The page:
In her 2017 public-facing exploration of the value of comics, Why Comics?, Hilary Chute asks a series of similarly framed questions about the medium in each chapter. The first such chapter asks, “Why Disaster?” In asking this question, Chute uses Art Spiegelman’s Maus and In the Shadow of No Towers to explore the question and to consider how comics are particularly suited to trying to express the inexpressible through the use of its hybrid form, the juxtapositions that hybridity makes possible, and as a “visual presence stippled with absence in the frame-gutter sequence” which “constantly calls readers’ attention to what they see and don’t see, and why” (34). Chute also makes the claim that “disaster is foundational to comics,” calling on familiar examples from the superhero genre to make her case: Superman exists because of the destruction of his planet, Bruce Wayne watched his parents murdered before his eyes, and so on. Furthermore, perhaps it is no coincidence that the comics boom often cited as the true birth of the form was concurrent with what would become known as World War II and the tragedies that would inspire work like Maus a few decades later. The post-9/11 boom in comics’ popularity might similarly be linked to the desire to incorporate and make sense of disruptions to the narrative of cultural normalcy through a visual medium in what is arguably the most visually-mediated era in history. Despite including a chapter entitled “Why Superheroes?”, Chute is not really concerned with the genre (definitely not as concerned as we tend to be here on The Middle Spaces). Anyone who spends most of a chapter on superhero comics talking about Dan Clowes and Chris Ware seems misguided at best, but her claim about disaster and the inexpressible gave me a framework for thinking about a couple of novelties of the 1980s: superhero comics published to raise money for famine relief in Ethiopia. How could these comics represent what is too deep and self-contradictory to get a grasp on (sometimes even for people who have experienced it firsthand)? How might they express a complexity that defies expression? While superhero comics seem built around the personal disaster or the effect of global catastrophe on individuals, they are poorly suited for dealing with anything close to real-world complexity and unfortunately tend to reinforce the very ideologies that sustain global historical tragedy.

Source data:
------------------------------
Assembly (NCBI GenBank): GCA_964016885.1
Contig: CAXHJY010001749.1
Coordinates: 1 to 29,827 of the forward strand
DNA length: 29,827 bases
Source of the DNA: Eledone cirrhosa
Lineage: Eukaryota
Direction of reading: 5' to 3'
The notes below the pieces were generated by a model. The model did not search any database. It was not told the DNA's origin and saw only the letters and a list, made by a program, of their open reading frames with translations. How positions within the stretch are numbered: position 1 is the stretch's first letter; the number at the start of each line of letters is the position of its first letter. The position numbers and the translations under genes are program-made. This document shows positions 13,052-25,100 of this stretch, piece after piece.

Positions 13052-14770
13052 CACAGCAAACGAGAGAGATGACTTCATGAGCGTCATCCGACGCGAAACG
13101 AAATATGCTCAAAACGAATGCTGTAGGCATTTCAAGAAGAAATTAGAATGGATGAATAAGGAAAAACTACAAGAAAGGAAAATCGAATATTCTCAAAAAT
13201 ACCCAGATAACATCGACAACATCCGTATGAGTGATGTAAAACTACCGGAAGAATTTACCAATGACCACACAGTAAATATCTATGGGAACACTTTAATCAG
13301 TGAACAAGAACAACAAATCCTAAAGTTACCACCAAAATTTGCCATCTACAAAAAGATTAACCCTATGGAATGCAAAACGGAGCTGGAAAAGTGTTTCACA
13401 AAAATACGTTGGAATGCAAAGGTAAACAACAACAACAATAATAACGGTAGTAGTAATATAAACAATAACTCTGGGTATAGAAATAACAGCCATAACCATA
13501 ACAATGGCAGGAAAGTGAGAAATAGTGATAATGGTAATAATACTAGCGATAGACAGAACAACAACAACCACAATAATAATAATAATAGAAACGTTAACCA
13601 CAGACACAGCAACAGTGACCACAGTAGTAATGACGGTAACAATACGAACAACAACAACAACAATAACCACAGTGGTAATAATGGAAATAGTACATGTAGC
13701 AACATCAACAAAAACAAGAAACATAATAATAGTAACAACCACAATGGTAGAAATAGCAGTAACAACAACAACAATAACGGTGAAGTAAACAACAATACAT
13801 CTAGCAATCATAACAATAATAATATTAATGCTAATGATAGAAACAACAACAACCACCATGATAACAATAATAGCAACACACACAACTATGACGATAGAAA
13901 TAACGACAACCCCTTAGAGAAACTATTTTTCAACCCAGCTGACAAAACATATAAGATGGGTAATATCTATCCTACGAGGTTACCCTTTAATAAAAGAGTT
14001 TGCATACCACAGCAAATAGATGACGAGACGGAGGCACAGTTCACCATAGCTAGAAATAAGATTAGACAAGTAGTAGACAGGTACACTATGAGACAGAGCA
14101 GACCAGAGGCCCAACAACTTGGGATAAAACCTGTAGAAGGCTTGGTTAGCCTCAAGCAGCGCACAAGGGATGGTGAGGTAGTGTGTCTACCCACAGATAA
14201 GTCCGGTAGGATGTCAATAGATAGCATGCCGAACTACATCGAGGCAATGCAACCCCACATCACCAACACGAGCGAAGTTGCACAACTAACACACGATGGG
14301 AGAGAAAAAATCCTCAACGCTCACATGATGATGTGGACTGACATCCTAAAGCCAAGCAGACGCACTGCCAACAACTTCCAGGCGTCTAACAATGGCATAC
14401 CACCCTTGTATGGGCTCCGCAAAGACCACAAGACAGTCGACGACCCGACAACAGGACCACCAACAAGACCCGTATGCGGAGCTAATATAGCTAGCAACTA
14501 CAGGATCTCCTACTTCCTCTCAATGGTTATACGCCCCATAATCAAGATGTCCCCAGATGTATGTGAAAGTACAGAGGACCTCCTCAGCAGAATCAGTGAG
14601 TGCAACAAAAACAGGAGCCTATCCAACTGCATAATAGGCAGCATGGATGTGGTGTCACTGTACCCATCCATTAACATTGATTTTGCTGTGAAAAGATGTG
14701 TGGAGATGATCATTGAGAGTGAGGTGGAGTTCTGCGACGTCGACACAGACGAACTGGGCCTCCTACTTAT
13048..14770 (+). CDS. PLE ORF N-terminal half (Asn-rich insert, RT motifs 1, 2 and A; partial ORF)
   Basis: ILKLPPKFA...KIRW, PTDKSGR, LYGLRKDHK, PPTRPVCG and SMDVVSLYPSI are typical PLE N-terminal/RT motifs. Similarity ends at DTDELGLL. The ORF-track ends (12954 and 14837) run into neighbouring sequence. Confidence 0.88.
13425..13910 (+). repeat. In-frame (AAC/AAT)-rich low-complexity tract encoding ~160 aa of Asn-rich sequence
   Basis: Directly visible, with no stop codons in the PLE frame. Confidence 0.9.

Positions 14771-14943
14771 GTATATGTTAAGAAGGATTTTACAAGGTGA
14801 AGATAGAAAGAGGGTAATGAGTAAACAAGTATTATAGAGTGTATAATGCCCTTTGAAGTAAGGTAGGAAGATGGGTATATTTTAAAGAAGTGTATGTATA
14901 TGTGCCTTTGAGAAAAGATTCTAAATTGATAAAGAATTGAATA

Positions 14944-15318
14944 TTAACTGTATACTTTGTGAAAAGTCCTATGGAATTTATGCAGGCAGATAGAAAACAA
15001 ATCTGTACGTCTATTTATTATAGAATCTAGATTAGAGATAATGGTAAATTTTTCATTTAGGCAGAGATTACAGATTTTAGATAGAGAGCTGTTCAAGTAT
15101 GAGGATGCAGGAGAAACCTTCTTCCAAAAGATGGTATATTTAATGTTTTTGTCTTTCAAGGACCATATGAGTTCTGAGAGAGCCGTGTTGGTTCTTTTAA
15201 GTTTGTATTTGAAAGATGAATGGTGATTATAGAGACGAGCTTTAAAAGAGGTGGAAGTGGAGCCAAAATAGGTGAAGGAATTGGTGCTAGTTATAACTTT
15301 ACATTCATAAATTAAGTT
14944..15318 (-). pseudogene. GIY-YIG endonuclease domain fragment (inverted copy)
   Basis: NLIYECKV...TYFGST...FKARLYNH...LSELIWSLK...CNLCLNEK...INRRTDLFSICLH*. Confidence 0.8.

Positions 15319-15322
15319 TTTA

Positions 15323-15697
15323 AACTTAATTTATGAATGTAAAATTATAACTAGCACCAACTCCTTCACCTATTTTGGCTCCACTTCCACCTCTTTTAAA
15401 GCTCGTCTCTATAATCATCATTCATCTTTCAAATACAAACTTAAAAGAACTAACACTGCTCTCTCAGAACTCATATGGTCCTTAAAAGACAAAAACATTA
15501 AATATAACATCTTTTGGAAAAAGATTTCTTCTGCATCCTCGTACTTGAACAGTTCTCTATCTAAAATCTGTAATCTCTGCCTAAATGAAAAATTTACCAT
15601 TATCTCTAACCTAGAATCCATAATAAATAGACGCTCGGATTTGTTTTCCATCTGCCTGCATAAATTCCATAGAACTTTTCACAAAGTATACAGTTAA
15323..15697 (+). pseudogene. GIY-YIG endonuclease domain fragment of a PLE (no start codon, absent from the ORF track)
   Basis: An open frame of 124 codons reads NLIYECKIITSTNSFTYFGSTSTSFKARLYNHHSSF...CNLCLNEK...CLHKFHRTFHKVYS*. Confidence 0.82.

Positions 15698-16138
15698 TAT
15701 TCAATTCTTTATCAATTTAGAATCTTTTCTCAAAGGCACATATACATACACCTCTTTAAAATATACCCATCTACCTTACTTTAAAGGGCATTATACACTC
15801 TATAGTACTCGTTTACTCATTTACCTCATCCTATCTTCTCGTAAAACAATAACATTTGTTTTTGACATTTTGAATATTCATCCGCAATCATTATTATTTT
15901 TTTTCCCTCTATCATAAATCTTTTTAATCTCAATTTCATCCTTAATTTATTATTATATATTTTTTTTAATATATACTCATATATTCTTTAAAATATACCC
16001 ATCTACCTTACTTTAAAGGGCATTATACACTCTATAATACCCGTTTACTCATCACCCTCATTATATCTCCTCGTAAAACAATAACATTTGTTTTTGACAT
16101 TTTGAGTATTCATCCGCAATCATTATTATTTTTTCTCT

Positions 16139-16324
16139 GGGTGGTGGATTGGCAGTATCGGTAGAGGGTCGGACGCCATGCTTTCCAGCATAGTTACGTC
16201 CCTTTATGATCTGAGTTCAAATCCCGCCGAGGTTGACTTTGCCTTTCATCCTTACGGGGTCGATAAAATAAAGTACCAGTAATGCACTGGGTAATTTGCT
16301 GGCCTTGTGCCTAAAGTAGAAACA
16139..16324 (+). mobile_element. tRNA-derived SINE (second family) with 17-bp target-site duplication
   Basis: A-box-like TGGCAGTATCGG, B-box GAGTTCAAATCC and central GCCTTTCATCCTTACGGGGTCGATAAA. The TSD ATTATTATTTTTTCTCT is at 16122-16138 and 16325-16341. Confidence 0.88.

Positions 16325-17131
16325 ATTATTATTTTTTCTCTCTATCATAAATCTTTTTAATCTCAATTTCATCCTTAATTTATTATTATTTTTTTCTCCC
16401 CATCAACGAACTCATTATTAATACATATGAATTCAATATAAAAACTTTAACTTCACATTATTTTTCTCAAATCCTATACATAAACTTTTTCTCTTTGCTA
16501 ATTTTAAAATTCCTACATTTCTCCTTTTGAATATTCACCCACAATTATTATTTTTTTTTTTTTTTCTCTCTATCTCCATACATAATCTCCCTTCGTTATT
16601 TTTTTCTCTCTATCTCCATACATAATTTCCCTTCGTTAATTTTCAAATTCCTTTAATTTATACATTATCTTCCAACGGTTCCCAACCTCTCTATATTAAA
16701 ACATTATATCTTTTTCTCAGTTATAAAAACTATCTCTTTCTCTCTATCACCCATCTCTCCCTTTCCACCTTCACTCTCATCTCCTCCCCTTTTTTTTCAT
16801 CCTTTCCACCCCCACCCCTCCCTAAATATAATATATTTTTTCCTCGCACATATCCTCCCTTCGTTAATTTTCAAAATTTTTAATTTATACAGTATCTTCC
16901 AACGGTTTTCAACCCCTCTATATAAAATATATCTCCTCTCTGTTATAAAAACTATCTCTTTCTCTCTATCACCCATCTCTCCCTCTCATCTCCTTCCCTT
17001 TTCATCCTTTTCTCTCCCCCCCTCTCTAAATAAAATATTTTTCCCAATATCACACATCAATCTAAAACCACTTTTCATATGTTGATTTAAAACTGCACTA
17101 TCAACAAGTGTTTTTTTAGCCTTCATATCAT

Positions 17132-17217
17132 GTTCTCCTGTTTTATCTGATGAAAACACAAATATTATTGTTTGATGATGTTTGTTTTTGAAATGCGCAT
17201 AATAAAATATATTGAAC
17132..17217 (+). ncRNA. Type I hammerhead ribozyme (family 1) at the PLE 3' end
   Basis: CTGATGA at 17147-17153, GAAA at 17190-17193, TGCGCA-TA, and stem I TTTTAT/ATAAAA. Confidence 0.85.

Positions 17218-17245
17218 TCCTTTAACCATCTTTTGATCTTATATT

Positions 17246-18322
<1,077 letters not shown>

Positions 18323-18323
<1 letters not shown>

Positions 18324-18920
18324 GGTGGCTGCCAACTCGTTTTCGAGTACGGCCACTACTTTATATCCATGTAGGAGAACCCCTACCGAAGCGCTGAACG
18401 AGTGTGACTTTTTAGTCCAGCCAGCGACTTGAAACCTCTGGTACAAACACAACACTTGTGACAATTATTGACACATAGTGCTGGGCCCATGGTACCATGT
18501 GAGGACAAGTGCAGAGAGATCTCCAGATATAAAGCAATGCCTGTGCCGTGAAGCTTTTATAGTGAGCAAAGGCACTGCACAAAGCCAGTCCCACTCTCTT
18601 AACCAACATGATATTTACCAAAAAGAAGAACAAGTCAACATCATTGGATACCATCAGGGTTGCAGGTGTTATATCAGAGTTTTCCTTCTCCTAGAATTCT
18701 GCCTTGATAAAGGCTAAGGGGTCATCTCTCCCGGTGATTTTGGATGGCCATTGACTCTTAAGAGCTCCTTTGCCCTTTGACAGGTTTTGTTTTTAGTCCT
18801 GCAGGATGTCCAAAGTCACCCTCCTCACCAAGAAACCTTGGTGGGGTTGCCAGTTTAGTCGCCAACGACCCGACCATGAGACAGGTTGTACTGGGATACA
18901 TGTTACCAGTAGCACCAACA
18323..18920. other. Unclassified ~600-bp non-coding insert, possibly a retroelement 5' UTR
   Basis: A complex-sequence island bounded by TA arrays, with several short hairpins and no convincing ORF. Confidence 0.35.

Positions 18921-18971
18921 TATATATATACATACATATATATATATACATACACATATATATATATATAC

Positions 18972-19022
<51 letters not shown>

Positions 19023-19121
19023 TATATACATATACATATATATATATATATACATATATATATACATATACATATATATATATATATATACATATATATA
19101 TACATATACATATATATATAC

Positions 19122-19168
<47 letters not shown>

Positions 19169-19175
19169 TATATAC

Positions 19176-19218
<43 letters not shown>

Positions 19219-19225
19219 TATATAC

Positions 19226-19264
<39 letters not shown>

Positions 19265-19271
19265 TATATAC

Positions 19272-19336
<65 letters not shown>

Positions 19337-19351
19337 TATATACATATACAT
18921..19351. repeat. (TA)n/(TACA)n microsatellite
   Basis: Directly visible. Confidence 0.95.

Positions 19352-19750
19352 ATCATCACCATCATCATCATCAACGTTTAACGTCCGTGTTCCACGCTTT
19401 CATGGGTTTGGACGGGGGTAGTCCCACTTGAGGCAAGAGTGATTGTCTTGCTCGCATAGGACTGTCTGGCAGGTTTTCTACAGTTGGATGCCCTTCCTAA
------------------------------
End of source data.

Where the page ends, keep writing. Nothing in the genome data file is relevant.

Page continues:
Anyone who was around in the 1980s or is familiar with famous benefits like the LIVE AID concert that saw the reunion of Led Zeppelin and that was used as the climax of the recent Queen biopic Bohemian Rhapsody, knows at least something about the famine that was ravaging Ethiopia at the time. The famine, which occurred between 1983 and 1985 (one of several that affected the nation over the decades), led to over one million dead. In addition, over 400,000 people fled the nation, and 2.5 million were internally displaced. The famine was caused by massive drought and exacerbated by a civil war with Eritrea and other rebellious and/or separatist groups resisting the violent rule of the Derg (the provisional military government that overthrew Hallie Sallasie in 1974 due in part to his mishandling of yet another famine). While Ethiopia has a history of drought and famine, the particular famine that inspired westerners to send aid mostly affected the northern Tigray region. In other words, all of Ethiopia became conflated with the kind of abjection common to images of starving people, which in turn become a kind of synecdoche for a pre-existing Western notion of all of Africa as a backwards place of inherent suffering and lack of “civilization.”
[For those interested in my previous discussions of orientalist perspectives on Africa check out both my series of three posts on the X-Men’s Storm and “Life-Death” (part 1, part 2, part 3) and “Marvel Five-in-One: Prominent, Notorious and Invisible Black Lives of the Marvel Universe.”]
Inspired by efforts like LIVE AID, Marvel Comics decided (with a push from comic creators Berni Wrightson and Jim Starlin) to get into the action and put together a benefit comic addressing the humanitarian crisis and donating the proceeds. A few months later, in order to not be outdone by their upstart competitor and approached by the same pair of creators, DC Comics decided to do the same.